How to Teach Writing in Your Homeschool

Of all the worries and concerns homeschooling parents hold, writing seems to top the list along with math. Composing written work seems to be such a mysterious process, and most parents feel unqualified to guide their children toward effective communication.

However, you can easily teach writing in your homeschool using several methods that together help to create a competent communicator and writer.

The current thought concerning getting our children to write is about the ideas of more and earlier. Get them writing early, have them writing more, and have them write about their lives seems to be the common theme among educators. Yet, these methods have not led to more compelling, nor correct, writing from our students.

Teaching writing homeschool

What is missing? What can we do in our homeschools to easily teach writing?

Slow Down and Use Dictation

Having a five-year-old scribble daily in a journal in an attempt to create a habit of writing is a short-sighted task. They don’t have the skills needed to express their thoughts adequately. In many ways, it could be frustrating because they know what they would like to say, but can’t make it flow from their little fingers that are still working so hard to hold a pencil.

Instead, be their pencil. Young children have amazing thoughts and tell great stories. Be their scribe and write it down for them. Writing begins with ideas, and many famous authors have used this method to create, such as Winston Churchill, John Milton, and Dan Brown.

Don’t lump all language skills under the banner of writing. Writers can misspell. Writers can make grammar mistakes. Writers can have horrible penmanship. Yet we expect written perfection from 10-year-olds. It seems silly when you think of it this way.

Read Well Written Books (And Maybe Even Some Bad Books)

The first step to writing well would be to know the sound of good writing, and you do this by reading good books. Starting at the earliest of ages, read your child good books.

By reading thoughtfully constructed sentences, descriptive writing, and proper word usage, our children will begin to develop these skills. But is this enough? For a naturally gifted writer, it could be enough, but as with everything, we all have our strengths. Some children will need more coaching and encouragement to express their ideas thoughtfully and creatively.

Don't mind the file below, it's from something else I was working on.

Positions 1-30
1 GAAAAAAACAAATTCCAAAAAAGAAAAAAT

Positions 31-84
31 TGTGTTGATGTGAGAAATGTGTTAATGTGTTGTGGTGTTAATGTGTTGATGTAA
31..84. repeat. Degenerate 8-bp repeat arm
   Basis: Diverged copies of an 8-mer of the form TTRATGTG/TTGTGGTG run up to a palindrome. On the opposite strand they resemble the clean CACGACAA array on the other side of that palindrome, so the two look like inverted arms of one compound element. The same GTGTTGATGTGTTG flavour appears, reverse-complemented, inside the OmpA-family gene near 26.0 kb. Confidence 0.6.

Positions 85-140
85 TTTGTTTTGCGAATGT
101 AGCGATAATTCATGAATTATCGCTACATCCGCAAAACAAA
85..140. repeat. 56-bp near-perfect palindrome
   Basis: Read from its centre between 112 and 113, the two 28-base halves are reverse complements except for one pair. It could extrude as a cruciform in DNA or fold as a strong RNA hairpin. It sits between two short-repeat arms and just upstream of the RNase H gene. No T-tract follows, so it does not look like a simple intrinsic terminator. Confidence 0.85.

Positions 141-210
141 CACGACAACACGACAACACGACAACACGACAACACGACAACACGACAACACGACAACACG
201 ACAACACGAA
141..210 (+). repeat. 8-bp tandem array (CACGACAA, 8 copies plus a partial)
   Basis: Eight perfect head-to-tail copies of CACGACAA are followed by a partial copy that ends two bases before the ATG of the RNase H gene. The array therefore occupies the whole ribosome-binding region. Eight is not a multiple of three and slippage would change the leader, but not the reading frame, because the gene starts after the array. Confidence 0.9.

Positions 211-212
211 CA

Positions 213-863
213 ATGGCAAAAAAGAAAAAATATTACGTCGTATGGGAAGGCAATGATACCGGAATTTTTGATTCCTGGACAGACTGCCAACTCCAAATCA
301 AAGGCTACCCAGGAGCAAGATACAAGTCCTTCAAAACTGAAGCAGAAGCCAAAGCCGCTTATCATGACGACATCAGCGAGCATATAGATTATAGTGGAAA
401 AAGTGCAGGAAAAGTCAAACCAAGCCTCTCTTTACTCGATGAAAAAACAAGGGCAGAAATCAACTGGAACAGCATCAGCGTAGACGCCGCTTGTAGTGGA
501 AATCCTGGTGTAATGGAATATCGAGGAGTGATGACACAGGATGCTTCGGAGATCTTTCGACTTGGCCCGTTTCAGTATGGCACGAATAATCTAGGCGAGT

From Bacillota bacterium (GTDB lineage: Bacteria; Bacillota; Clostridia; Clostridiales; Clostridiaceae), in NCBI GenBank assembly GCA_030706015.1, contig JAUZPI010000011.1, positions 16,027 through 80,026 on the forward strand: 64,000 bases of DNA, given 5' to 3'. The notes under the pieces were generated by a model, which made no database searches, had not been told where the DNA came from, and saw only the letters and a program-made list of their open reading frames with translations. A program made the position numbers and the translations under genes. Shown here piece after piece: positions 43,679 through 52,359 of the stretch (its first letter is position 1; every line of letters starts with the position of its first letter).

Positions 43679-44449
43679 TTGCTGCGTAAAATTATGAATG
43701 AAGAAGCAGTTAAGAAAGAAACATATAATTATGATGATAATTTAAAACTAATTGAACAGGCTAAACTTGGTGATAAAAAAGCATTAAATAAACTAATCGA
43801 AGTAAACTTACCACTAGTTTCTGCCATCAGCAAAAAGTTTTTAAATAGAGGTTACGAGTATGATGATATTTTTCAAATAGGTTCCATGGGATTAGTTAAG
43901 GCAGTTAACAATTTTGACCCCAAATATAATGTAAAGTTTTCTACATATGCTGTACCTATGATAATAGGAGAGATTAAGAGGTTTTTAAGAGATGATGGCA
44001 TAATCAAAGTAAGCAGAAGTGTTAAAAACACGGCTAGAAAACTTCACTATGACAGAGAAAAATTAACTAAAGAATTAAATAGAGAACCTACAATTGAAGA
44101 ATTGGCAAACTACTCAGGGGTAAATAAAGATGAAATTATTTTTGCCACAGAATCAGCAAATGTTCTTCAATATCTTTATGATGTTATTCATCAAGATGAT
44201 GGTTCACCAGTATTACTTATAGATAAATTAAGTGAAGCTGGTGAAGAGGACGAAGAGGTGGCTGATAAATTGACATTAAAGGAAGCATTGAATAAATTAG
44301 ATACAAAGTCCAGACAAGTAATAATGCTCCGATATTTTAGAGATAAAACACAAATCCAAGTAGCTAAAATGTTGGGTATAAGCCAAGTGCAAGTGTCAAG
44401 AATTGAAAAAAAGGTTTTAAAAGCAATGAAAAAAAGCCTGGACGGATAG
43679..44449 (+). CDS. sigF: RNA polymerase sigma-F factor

However, it can also serve writers well to read some bad books. We all have that book our young child wanted us to read over and over again, yet it was so bad. Luckily, even reading a poorly written book has advantages. We become even better at hearing the sound of good writing versus bad writing.

It would even be a fun writing exercise to read aloud a few pages from a well-written book and then a few pages of a poorly written book. Have your child point out what made one exciting and the other one not so great.

Get Them Writing

Producing written work sounds simple enough, but sometimes it results in feet dragging and procrastination. Yet, there are many simple ways of encouraging writing from your children.

  1. Writing Thank You Notes
  2. Use blank journals to create books complete with illustrations
  3. Have them write instructions for a craft or recipe
  4. Write poetry that follows a set form such as a limerick or haiku
  5. Find a pen pal

These are short, simple writing activities, but they need to learn to crawl before they can embark on the journey to a five-paragraph essay.

It’s also good to have some freewriting time when you don’t get out your red pen and correct every error you see. Freewriting is used to build their confidence in transferring those thoughts in their heads on to the page.

Most of all, make it fun. When children see writing as an awful requirement with no apparent purpose, why are we surprised to receive lackluster work?

Teaching Writing is More Than Increasing Output

Teaching writing isn’t a subject we wake up one morning and decide to teach. We live in a culture full of the written word. It’s impossible to escape. Use that to our homeschooler’s advantage and begin introducing them to the many layers of a language-rich environment.

Writing is much more than putting grammatically correct words on paper. It involves ideas, voice, organization, and clarity. Skills our children are practicing all the time, not just when writing a book report.

So when teaching writing in your homeschool, focus on all areas of language development, not just the production of written output.

Teaching writing homeschool


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